Cacher of the Month - June 2008
- When did you start Geocaching?
- What was it about geocaching that got you hooked into the game?
- Have you cached in any other provinces, countries?
- Have you ever introduced someone to geocaching? If so, who?
- How do you describe the sport of Geocaching to your family and friends who haven't tried it yet?
- What are some things you don't like about geocaching? What are your pet peeves?
- What is the most interesting/unusual place that geocaching has taken you?
- What is the most memorable cache that you have found (or tried to find?)?
- What is your most interesting item found in a cache?
- What items if any do you carry with you when you go on a hunt?
- What kind of GPSr do you use?
- What methods do you use to avoid muggle detection?
- What is the meaning of your username?
- What was the most memorable travel bug that you have found?
- Which geocachers do you respect or standout to you the most?
- With whom do you normally go geocaching?
- If you could cache anywhere in the world, where would you like to go?
- Is there a challenging local cache you have in your sights right now? Which one?
- Of your placed caches, which is your favorite? Why?
- What kind of books do you prefer to read? What was the last book you read?
- Can you play a musical instrument?
- How far from your house is the nearest unfound cache?
- Besides your GPSr, what other tools (electronic or otherwise), or software do you make use of?
- Does living out of town offer you any specific advantages or disadvantages with respect to caching?
- Do you use your GPSr for other reasons other than Geocaching?
- What is in your iPod/CD player right now?
- You have a very unique "calling card" item that you place in your found caches. Please describe them for everyone and tell us how you found them!
Jon purchased a Garmin Etrex Legend CX to mark some fishing holes in June of 2007. He then checked out the internet to see what other applications this device could be used for. He found geocaching.com and we noticed three caches by Wagonmaker within miles of our cottage at St Laurent. We tried to find all three and on June 21st we logged 1 smiley at Île-près-du-marais (mode of transportation was a porta-boat) and 2 frowns at Point de Marais and Sentier-sur-Marais. Later went back and found Sentier-sur-Marais. Point de Marais was missing and is now archived.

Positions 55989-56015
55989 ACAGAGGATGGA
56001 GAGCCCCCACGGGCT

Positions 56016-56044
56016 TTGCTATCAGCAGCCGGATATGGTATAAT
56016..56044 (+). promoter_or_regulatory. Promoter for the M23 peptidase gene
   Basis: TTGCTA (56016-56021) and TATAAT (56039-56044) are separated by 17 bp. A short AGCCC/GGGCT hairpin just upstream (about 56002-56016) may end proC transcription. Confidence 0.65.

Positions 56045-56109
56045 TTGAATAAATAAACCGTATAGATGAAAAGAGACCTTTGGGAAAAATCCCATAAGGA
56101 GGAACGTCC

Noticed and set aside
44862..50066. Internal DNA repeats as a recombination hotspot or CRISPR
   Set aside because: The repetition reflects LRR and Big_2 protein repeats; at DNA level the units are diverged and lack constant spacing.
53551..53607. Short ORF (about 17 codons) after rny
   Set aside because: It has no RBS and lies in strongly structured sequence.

Initially, it was the technology and thrill of the hunt but now it is a combination of many things. We both love the outdoors and now we are seeing so many beautiful areas and interesting places at the same time as getting some exercise. We also enjoy the socialization that has become part and parcel of the game.
So far, we have found caches in Saskatchewan, Manitoba, Ontario, North Dakota, South Dakota, Minnesota and Missouri and we are looking forward to expanding this in the future.
Yes, we have introduced caching to a number of people; our son who will likely take it up as soon as our grandson gets a little older, our daughter Janalicious who caches occasionally, Jon's niece Seeing Eye Dog who also caches occasionally, Dar's brother and his family The Mad Trekkers and Dance Cacher, a colleague at Jon's work - Legoman5, and several other family members and friends.
We describe geocaching as high tech treasure hunting.
We like the tranquility of the woods and forest trails, but we are not real fond of the bushwhacking aspect of some geocaches. We would really appreciate if cache owners would post a note after numerous DNFs have been logged.
The most unusual cache was under a bridge in Bemidji, Minnesota. The cache was not unusual but the circumstances surrounding the find were.
There have been many but one that stands out is Farm by the Lake near Bemidji, Minnesota. It is in a very beautiful area and if there was a perfect scenic place to live, that would be it.
We found a large approx 3" diameter calling card. We thought it was so unique that we kept it in our collection of neat things found. That is until were received an email asking us to please move the geocoin along.